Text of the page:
Journal of Public Health and Epidemiology
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Article Number - 74BC59D66924


Vol.10(1), pp. 1-5 , January 2018
DOI: 10.5897/JPHE2016.0960
ISSN: 2141-2316



Full Length Research Paper

Malaria among relatives escorting sick patients during the dry season to Karume Health Centre, Mwanza, Northwestern Tanzania



Erasmus Kamugisha
  • Erasmus Kamugisha
  • Department of Biochemistry, Catholic University of Health and Allied Sciences, Bugando, P.O. Box 1464, Mwanza, Tanzania.
  • Google Scholar
Julius Karol Marwa
  • Julius Karol Marwa
  • Department of Pharmacology, Catholic University of Health and Allied Sciences, Bugando, P.O. Box 1464, Mwanza, Tanzania.
  • Google Scholar
Emelie Lund
  • Emelie Lund
  • Department of Medical Biochemistry and Microbiology, Uppsala University Sweden.
  • Google Scholar
Göte Swedberg
  • Göte Swedberg
  • Department of Medical Biochemistry and Microbiology, Uppsala University Sweden.
  • Google Scholar







 Received: 03 August 2017  Accepted: 25 October 2017  Published: 31 January 2018

Copyright © 2018 Author(s) retain the copyright of this article.
This article is published under the terms of the Creative Commons Attribution License 4.0


Malaria is still a public health problem in the world. It accounted for an estimated 214 million cases and 438,000 deaths in the year 2015. During the dry season, most people are likely to be asymptomatic and therefore fail to be diagnosed with malaria. This study established the proportion of people who came to health facility, escorting sick relatives and had detectable malaria parasites. This was a cross sectional study. All relatives who escorted sick patients to Karume Health Centre between August and December 2013 were screened for malaria using malaria rapid diagnostic test (mRDT) and single round PCR targeting mitochondrial DNA. A total of 400 relatives were screened for malaria using two methods. Prevalence of malaria was 14.5 and 16.8% by mRDT and polymerase chain reaction (PCR), respectively. The prevalence of malaria was higher among febrile patients by methods, mRDT (17.8%) and PCR (17.1%), respectively. The prevalence of asymptomatic malaria was 16.4 and 16.5% by mRDT and PCR, respectively. The overall agreement between the two tests was 87.1% with positive agreement of 63.8% and negative agreement of 91.2%. There were a substantial proportion of patients with malaria who visited the health facilities during the dry season. mRDT and single round PCR targeting mitochondrial DNA had a good agreement and can be used for detection of both symptomatic and asymptomatic malaria. Provider initiated screening can help to improve malaria detection during the dry season, as we move towards reduced malaria prevalence and elimination phase.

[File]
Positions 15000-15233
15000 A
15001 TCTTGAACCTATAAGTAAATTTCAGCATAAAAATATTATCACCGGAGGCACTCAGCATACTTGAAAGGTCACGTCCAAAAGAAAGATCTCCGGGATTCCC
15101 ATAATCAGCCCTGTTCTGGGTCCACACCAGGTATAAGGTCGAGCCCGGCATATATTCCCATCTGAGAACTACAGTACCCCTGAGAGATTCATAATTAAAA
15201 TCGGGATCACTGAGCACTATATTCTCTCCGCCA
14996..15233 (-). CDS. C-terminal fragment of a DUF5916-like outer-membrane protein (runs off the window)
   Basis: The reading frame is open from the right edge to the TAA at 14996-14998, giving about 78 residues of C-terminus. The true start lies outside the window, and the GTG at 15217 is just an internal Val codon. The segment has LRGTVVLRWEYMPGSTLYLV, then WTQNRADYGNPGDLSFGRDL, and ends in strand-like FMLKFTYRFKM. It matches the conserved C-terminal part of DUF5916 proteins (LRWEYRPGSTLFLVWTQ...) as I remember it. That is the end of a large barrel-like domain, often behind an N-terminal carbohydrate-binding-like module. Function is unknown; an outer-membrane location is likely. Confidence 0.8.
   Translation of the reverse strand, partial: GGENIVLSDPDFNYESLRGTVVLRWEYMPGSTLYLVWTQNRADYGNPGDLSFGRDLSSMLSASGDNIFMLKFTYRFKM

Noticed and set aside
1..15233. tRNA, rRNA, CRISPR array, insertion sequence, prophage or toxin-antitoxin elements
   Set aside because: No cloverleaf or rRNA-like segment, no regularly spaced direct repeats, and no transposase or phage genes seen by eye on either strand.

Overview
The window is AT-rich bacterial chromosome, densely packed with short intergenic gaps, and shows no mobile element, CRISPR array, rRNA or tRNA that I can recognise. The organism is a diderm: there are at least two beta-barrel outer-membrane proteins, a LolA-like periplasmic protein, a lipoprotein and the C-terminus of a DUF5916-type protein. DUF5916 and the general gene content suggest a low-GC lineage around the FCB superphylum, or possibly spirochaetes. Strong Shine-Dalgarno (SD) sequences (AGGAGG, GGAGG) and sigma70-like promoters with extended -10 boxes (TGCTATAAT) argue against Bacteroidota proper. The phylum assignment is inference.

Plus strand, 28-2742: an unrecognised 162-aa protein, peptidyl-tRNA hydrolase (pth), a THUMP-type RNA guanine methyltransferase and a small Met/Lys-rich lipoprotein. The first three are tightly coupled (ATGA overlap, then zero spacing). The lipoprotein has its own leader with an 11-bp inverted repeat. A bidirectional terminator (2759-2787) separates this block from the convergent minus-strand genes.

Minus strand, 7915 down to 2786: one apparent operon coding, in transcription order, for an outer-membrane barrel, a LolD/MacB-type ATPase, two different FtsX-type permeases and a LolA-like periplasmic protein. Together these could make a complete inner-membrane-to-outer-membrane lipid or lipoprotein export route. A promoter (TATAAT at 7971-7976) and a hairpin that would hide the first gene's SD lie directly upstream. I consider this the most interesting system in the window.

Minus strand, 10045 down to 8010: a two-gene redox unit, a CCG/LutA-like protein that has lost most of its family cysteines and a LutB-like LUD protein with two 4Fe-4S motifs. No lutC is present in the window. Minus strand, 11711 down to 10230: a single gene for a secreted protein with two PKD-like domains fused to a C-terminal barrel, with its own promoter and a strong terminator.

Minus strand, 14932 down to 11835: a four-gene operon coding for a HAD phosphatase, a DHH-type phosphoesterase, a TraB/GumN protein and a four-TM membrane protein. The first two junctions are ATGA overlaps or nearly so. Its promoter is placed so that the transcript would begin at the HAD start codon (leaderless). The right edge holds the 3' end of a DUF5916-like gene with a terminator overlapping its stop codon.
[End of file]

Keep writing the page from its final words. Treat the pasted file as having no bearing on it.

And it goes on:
Key words: Asymptomatic malaria, prevalence of malaria among relatives, mitochondrial DNA, polymerase chain reaction (PCR).

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APA Kamugisha, E., Marwa, J. K., Lund, E., & Swedberg, G. (2018). Malaria among relatives escorting sick patients during the dry season to Karume Health Centre, Mwanza, Northwestern Tanzania. Journal of Public Health and Epidemiology, 10(1), 1-5.
Chicago Erasmus Kamugisha, Julius Karol Marwa, Emelie Lund and Göte Swedberg. "Malaria among relatives escorting sick patients during the dry season to Karume Health Centre, Mwanza, Northwestern Tanzania." Journal of Public Health and Epidemiology 10, no. 1 (2018): 1-5.
MLA Erasmus Kamugisha, et al. "Malaria among relatives escorting sick patients during the dry season to Karume Health Centre, Mwanza, Northwestern Tanzania." Journal of Public Health and Epidemiology 10.1 (2018): 1-5.
   
DOI 10.5897/JPHE2016.0960
URL http://www.academicjournals.org/journal/JPHE/article-abstract/74BC59D66924

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